Benedetto Bonfigli. 1425?-1496.
Fiorenzo di Lorenzo. 1440?-1522.
Perugino (Pietro Vannucci). 1446-1524.
The art of Perugia has two definite characteristics. The first is religious sentiment. The second is landscape, that wide sweep of fertile valley and distant hills, a low horizon line, and the luminous sky, with which the outlook from their own hill town had made the artists familiar.
The first of these is exemplified by Benedetto Bonfigli. His work consisted in scenes from the lives of the saints in local setting, painted in the Prior’s Chapel of the Municipio, and in banners and altarpieces for Perugian churches. His work is mediaeval and provincial.
Fiorenzo di Lorenzo, a more direct forerunner of Perugino and probably his teacher, made large use of landscape in his scenes of the miracles of St. Benedict. Fifty easel pictures and frescos attributed to him represent the status of art before Perugino.
Perugino, so named from Perugia, where much of his work was done, was born in Citta della Pieve as Pietro Vannucci. The influence of Fiorenzo and Piero della Francesca is seen in his work. Vasari tells us that he studied under Verocchio. From 1472 until 1506 he was often in Florence. His first important work was in the Sistine Chapel (1481-1482). Later he decorated a portion of the Stanze, the ceiling of one room being carefully preserved by Raphael. Of his many altar-pieces, now widely scattered, the two in many parts, that of the Villa Albani, Rome, M 8, and the Certosa altarpiece, B 264, are the most beautiful. His decoration of the Cambio is the most complete example of his art on a semi-secular theme. The wide sweep and clear light of the Umbrian landscape are characteristic of his art, and a religious sentiment which, often repeated, tends to become empty and monotonous. He trained many younger men, Raphael being his most distinguished follower.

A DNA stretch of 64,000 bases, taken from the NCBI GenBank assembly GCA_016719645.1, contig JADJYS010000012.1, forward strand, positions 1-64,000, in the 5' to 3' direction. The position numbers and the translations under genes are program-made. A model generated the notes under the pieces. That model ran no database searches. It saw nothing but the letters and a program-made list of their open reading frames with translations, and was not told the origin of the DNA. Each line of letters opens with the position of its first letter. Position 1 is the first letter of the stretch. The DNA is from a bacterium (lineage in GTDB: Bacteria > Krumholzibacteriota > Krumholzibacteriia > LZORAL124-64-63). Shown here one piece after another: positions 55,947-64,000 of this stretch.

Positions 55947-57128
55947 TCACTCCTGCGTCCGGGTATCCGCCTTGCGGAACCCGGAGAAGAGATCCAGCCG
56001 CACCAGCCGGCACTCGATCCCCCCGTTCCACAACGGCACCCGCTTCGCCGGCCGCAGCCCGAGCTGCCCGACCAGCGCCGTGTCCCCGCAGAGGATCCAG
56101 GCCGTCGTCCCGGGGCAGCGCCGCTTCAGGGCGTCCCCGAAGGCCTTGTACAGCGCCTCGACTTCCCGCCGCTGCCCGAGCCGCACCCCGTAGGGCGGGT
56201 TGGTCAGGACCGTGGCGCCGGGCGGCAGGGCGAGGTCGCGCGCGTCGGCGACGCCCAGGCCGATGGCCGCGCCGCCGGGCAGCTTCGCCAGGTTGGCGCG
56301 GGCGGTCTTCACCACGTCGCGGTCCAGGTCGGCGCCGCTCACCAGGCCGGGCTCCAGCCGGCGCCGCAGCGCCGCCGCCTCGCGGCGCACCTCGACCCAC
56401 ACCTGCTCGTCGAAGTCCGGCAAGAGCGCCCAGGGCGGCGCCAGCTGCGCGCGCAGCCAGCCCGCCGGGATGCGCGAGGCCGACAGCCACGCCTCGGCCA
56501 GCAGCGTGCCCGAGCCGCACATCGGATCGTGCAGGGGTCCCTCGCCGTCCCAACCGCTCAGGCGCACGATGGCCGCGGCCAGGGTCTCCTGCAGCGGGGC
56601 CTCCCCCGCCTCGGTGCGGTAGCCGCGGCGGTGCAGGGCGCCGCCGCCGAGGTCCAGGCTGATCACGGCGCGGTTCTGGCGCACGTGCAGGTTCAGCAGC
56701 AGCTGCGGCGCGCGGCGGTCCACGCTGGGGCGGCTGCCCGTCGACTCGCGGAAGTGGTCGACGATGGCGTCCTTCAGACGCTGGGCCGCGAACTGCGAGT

NOTES ON THE PICTURES.
No. 233. Angels bearing Emblems of the Passion.
Vannucci Gallery, Perugia.
Portions of a larger work by Bonfigli, formerly in the sacristy of S. Francesco. The spear, the reed and sponge, the column and nails are here represented. Religious sentiment so characteristic of Umbrian art is suggested, though but partially realized.
No. 234. Annunciation. Vanucci Gallery, Perugia.
Painted by Bonfigli for the College of Notaries. St. Luke, their patron saint, is seated in the center as scribe, his winged ox by his side. The dove comes on a shining path direct from God. The neatly plaited garments of the short-waisted angels, the halos, and the entire conception are more mediæval than the architecture. The faces of the Madonna and the angel have much beauty.
No. 235. A Miracle of San Bernardino.
Vanucci Gallery, Perugia.
Tempera on wood, 21 feet high. One of a series of eight panels painted by Fiorenzo and pupils, formerly in S. Francesco, believed to have formed the shutters of a niche to hold Bonfigli’s banner of S. Bernardino.
The miracle, the liberation of a prisoner, is far from obvious, the artist’s interest being in the arrangement of figures, in costumes of the time, and still more in the landscape. More than half the panel is given to the sky, against which the delicate trees are set.
No. 236. Adoration of the Magi.
Vanucci Gallery, Perugia.
Painted, in mixed medium, on gesso laid on linen, and mounted on wood, for S. Maria Nuova, Perugia. 7 feet 9 inches by 5 feet 10 inches. Formerly attributed to Perugino. There are points of resemblance to Pinturicchio. If painted by Fiorenzo it is a late work, as contrasted with 235, which is early.
No. 258. Madonna, Child and Two Angels.
Panel, 11 by 9 inches. Called an early work by Perugino, though its mannerisms suggest the later copying of earlier models. The full oval of the face, the round high forehead and the tiny mouth are characteristic features, often used with great beauty.
No. 259. Sposalizio.
In oil, probably painted between 1495 and 1500. Once the altarpiece in the Chapel of the Ring, in the Cathedral of Perugia, where the betrothal ring of the Virgin is kept. Carried to Paris in 1797. The picture is mentioned in Vasari’s life of Perugino, and has always been considered his, the prototype of Raphael’s Sposalizio in the Brera, Milan. Late critics are inclined to agree with Berenson that it is by Lo Spagna, and painted after Raphael’s picture and not before it. (Berenson, Studies in Italian Painting, II, 1-23.)]